Date of Award


Document Type


Degree Name

Master of Science in Engineering (MSE)


Mechanical and Aerospace Engineering

Committee Chair

George Nelson

Committee Member

Eunseok Lee

Committee Member

Yu Lei


Lithium ion batteries., Tomography., Lithium cells., Lithium ions.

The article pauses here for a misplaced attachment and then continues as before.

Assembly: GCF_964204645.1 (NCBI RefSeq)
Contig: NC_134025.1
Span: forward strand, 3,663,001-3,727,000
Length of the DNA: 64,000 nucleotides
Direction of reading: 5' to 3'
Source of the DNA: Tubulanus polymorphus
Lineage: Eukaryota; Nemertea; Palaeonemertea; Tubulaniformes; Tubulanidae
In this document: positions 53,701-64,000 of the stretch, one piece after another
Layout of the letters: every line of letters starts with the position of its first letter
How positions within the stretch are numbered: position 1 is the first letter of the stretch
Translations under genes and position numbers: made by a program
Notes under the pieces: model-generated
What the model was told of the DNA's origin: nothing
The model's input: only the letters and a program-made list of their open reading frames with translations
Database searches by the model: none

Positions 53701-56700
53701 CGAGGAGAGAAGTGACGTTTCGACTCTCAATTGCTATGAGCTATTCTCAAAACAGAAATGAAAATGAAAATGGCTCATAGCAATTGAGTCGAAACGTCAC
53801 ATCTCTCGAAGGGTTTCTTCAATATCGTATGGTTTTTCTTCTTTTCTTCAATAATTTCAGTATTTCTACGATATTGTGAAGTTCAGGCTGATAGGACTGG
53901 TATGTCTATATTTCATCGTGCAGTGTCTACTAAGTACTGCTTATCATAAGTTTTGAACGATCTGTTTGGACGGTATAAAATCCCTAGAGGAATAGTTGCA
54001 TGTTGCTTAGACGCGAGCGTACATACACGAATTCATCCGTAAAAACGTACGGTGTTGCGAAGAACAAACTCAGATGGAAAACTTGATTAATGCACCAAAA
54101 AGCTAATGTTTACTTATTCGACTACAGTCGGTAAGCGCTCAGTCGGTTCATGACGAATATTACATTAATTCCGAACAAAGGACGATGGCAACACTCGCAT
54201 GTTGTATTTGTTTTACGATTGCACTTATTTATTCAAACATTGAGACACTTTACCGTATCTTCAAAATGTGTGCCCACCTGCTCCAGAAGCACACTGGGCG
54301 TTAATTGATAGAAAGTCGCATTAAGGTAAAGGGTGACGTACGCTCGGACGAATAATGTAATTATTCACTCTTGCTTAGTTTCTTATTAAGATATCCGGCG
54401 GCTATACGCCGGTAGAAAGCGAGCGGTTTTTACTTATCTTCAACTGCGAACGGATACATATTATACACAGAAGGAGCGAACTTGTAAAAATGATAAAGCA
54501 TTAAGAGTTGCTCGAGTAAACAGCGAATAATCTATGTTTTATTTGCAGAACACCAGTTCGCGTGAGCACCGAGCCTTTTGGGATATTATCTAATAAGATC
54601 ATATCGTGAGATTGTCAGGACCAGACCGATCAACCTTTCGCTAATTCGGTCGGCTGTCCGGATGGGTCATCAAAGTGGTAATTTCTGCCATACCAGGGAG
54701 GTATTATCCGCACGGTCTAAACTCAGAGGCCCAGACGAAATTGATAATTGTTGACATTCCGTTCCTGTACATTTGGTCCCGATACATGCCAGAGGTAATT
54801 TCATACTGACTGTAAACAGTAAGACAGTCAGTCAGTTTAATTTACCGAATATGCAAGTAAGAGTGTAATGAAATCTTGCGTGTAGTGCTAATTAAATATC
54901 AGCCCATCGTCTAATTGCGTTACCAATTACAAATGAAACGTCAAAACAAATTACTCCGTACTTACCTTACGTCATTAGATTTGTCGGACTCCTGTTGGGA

In recent years, great attention has been paid to tin as an alternative to graphite as a negative electrode material in Li-ion batteries due to the high theoretical capacity of its fully lithiated phase, Li4.4Sn (994 mAh∙g-1). However, tin suffers from large volume expansion during lithiation and delithiation causing capacity to drop quickly as a function of cycle number. Significant volume expansion of the negative electrode has severe effects that reduce the cycle lifetime of the electrode such as material pulverization, separation from the current collector, and instability of the solid electrolyte interphase. One way to reduce this expansion is to create an inert matrix to help support the Sn during electrochemical cycling such as the use of copper in the form of the intermetallic alloy Cu6Sn5. As the issues stemming from this severe volume expansion all occur on a microstructural level, x-ray nanotomography is used to image the pristine anode material at a resolution of 60 nm. X-ray nanotomography provides the opportunity to non-destructively obtain the 3D structure of heterogeneous materials and provide a series of high resolution digital images for microstructural analysis and computational modeling. In this current study, Cu6Sn5 was synthesized by sintering copper and tin in stoichiometric proportion to form the alloy anode material. X-ray nanotomography measurements were taken of the resulting non-lithiated material at 8.0 KeV over a 180° range of rotation. Single component and mixed samples containing the bronze alloy, Cu, and Sn were imaged. Based on absorption contrast regions of Cu, Sn, and Cu6Sn5 were differentiated throughout multiple samples. Half cells using the alloy anode material were then lithiated to 0.2V and 0V vs. Li+/Li and imaged utilizing x-ray microtomography at a resolution of 650 nm in order to observe the microstructural changes occurring during lithiation. The capability to distinguish the different materials within mixed samples suggests that microstructure and composition changes resulting from lithiation and delithiation in Cu6Sn5 can be observed and better understood with 3D x-ray imaging methods. These methods may also be applicable to other intermetallic alloy electrode systems.



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